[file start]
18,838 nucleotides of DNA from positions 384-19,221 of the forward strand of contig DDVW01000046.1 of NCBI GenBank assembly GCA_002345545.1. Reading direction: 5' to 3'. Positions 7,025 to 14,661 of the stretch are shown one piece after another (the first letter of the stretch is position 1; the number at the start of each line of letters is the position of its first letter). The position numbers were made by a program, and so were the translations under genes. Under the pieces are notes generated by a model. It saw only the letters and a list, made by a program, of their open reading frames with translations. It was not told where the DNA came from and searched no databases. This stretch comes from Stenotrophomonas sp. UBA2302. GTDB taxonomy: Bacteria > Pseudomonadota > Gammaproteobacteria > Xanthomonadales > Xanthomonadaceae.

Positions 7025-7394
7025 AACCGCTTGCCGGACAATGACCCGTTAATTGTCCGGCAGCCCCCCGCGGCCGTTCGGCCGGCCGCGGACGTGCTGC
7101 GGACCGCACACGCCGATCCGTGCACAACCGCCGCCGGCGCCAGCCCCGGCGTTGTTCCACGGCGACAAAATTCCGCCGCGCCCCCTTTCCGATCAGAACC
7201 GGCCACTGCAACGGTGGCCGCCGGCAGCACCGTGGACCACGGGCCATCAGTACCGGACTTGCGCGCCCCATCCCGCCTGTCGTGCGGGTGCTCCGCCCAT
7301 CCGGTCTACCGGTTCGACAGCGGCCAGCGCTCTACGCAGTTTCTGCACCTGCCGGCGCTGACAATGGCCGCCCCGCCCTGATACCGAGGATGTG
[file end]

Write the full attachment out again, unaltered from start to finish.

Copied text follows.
18,838 nucleotides of DNA from positions 384-19,221 of the forward strand of contig DDVW01000046.1 of NCBI GenBank assembly GCA_002345545.1. Reading direction: 5' to 3'. Positions 7,025 to 14,661 of the stretch are shown one piece after another (the first letter of the stretch is position 1; the number at the start of each line of letters is the position of its first letter). The position numbers were made by a program, and so were the translations under genes. Under the pieces are notes generated by a model. It saw only the letters and a list, made by a program, of their open reading frames with translations. It was not told where the DNA came from and searched no databases. This stretch comes from Stenotrophomonas sp. UBA2302. GTDB taxonomy: Bacteria > Pseudomonadota > Gammaproteobacteria > Xanthomonadales > Xanthomonadaceae.

Positions 7025-7394
7025 AACCGCTTGCCGGACAATGACCCGTTAATTGTCCGGCAGCCCCCCGCGGCCGTTCGGCCGGCCGCGGACGTGCTGC
7101 GGACCGCACACGCCGATCCGTGCACAACCGCCGCCGGCGCCAGCCCCGGCGTTGTTCCACGGCGACAAAATTCCGCCGCGCCCCCTTTCCGATCAGAACC
7201 GGCCACTGCAACGGTGGCCGCCGGCAGCACCGTGGACCACGGGCCATCAGTACCGGACTTGCGCGCCCCATCCCGCCTGTCGTGCGGGTGCTCCGCCCAT
7301 CCGGTCTACCGGTTCGACAGCGGCCAGCGCTCTACGCAGTTTCTGCACCTGCCGGCGCTGACAATGGCCGCCCCGCCCTGATACCGAGGATGTG